Brazil’s Zero Hunger (FZ) program is one of the most promising models for tackling socio-economic inequality and fostering sustainable rural development in the developing world. FZ “democratizes and diversifies” Brazil’s national food system by involving stakeholders from civil society and the private sector in food and agricultural politics and supporting small-scale farming. FZ has been credited with helping Brazil achieve its Millennium Development Goal by reducing rural poverty by 40% in the last 10 years. Despite being touted as a model for developing countries, few rigorous evaluations of FZ’s program exist.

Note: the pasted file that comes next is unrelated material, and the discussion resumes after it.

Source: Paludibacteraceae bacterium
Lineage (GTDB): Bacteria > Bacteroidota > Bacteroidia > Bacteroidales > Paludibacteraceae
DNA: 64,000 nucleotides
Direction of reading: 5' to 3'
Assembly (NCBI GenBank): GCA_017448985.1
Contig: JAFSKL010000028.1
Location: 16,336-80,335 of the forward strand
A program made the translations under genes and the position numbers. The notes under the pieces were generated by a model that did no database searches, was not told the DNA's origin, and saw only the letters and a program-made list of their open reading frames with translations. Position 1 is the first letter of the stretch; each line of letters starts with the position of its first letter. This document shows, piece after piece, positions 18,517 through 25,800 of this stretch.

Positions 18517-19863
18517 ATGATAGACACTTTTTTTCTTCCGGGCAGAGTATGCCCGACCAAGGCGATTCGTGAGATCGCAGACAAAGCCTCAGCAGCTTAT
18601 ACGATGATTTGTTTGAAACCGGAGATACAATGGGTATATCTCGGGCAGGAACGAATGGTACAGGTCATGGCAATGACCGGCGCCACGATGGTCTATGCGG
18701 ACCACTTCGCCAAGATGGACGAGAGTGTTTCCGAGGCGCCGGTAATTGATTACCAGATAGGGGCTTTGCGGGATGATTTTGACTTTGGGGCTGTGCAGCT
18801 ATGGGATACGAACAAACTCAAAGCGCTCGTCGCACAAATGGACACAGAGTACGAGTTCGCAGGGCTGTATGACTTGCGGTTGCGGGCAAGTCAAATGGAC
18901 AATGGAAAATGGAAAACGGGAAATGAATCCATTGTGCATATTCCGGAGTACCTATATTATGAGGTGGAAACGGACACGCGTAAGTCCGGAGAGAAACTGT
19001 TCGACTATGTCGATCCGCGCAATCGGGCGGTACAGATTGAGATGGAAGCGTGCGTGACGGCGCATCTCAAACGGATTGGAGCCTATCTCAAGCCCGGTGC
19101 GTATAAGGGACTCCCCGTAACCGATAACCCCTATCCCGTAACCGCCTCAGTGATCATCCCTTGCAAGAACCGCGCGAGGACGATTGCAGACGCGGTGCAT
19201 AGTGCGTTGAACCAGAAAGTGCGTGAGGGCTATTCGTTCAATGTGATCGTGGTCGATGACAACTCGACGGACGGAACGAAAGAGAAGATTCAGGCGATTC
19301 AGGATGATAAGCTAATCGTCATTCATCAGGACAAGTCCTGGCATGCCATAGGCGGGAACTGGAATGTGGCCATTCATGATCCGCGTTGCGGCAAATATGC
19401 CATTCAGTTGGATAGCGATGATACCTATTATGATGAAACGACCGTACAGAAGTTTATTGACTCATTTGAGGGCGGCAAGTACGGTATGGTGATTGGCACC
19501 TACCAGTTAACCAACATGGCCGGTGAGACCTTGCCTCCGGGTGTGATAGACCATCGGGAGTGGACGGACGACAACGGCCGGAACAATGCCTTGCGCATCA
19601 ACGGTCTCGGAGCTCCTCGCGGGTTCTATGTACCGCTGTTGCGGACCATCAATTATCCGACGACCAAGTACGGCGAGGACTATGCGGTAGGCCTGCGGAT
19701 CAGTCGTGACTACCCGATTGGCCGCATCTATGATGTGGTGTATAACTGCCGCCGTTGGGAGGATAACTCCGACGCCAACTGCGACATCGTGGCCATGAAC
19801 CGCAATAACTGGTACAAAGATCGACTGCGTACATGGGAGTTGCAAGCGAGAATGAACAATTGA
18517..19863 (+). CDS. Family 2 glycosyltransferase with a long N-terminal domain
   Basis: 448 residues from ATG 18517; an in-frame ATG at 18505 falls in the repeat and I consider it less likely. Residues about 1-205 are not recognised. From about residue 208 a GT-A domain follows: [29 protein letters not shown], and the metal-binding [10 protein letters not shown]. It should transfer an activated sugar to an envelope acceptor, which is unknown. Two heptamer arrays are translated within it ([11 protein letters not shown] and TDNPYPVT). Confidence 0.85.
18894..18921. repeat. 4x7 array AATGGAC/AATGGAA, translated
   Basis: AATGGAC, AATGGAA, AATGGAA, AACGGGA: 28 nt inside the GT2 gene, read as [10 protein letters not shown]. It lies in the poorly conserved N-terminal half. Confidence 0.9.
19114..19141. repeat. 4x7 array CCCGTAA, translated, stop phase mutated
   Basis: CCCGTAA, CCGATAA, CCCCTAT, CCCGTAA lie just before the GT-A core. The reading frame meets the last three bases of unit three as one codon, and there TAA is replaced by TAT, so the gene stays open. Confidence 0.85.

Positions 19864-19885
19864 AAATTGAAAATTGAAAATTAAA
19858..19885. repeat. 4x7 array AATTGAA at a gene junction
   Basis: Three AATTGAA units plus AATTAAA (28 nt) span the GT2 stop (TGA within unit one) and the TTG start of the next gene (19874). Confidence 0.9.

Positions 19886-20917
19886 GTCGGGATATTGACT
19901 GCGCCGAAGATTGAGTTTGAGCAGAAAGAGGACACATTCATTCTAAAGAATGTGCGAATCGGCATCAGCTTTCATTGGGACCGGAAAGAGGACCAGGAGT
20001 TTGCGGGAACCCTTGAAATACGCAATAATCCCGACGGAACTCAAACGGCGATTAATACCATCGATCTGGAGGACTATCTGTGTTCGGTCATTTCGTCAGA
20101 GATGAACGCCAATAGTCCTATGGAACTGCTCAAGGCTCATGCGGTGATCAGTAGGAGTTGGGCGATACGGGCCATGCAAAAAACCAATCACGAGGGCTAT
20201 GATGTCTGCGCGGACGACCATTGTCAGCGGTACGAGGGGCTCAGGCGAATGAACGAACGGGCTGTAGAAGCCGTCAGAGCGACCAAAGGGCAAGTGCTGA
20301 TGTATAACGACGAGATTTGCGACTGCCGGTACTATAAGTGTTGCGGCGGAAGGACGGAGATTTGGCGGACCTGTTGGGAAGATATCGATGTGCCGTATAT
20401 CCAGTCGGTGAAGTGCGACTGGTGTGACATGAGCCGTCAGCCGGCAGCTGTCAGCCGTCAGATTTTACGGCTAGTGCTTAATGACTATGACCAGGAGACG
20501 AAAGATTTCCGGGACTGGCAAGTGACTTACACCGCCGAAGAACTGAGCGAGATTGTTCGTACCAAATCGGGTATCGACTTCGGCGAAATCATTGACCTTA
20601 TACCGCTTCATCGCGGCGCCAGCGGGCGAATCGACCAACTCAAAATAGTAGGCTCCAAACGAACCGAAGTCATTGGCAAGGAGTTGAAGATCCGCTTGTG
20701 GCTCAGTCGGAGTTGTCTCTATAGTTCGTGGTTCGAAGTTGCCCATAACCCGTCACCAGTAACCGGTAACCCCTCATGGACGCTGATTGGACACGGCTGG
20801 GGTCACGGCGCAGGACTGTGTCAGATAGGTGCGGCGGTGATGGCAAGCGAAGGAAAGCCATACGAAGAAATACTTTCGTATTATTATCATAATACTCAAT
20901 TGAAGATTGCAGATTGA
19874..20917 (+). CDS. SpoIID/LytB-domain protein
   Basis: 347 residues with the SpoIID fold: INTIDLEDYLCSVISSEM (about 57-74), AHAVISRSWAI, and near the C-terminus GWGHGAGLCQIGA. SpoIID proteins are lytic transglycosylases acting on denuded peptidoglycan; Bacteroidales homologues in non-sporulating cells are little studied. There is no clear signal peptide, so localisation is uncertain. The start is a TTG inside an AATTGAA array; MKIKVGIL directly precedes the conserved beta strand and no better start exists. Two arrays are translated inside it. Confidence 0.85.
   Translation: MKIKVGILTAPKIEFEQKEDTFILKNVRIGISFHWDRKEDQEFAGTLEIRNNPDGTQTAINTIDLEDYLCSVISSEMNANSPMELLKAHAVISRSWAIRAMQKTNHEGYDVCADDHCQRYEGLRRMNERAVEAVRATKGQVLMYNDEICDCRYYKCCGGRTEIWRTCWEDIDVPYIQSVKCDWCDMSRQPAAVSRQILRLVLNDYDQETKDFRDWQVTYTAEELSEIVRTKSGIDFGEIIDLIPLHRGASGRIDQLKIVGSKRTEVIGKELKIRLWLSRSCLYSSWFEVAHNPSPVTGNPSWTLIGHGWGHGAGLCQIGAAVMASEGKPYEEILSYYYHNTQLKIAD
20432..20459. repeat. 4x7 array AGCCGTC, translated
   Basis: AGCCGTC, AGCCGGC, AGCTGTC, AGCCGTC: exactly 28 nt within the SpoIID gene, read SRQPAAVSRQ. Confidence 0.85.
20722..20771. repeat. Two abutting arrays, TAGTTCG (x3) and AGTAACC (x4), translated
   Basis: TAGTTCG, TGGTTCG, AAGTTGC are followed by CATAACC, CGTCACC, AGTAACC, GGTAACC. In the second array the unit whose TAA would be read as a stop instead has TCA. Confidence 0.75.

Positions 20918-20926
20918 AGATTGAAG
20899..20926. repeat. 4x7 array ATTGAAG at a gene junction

I spent my summer learning about FZ’s Food Acquisition Program (PAA). The PAA uses the productive capacity of small farmers to tackle poverty and create sustainable food systems. Small farmers sell their harvest to national school lunch programs and food banks and they are incentivized by price premiums to use agro-ecological techniques. I conducted interviews with farmers, researchers, and policy-makers involved in developing and implementing FZ. I plan to use this initial research as the basis for my dissertation.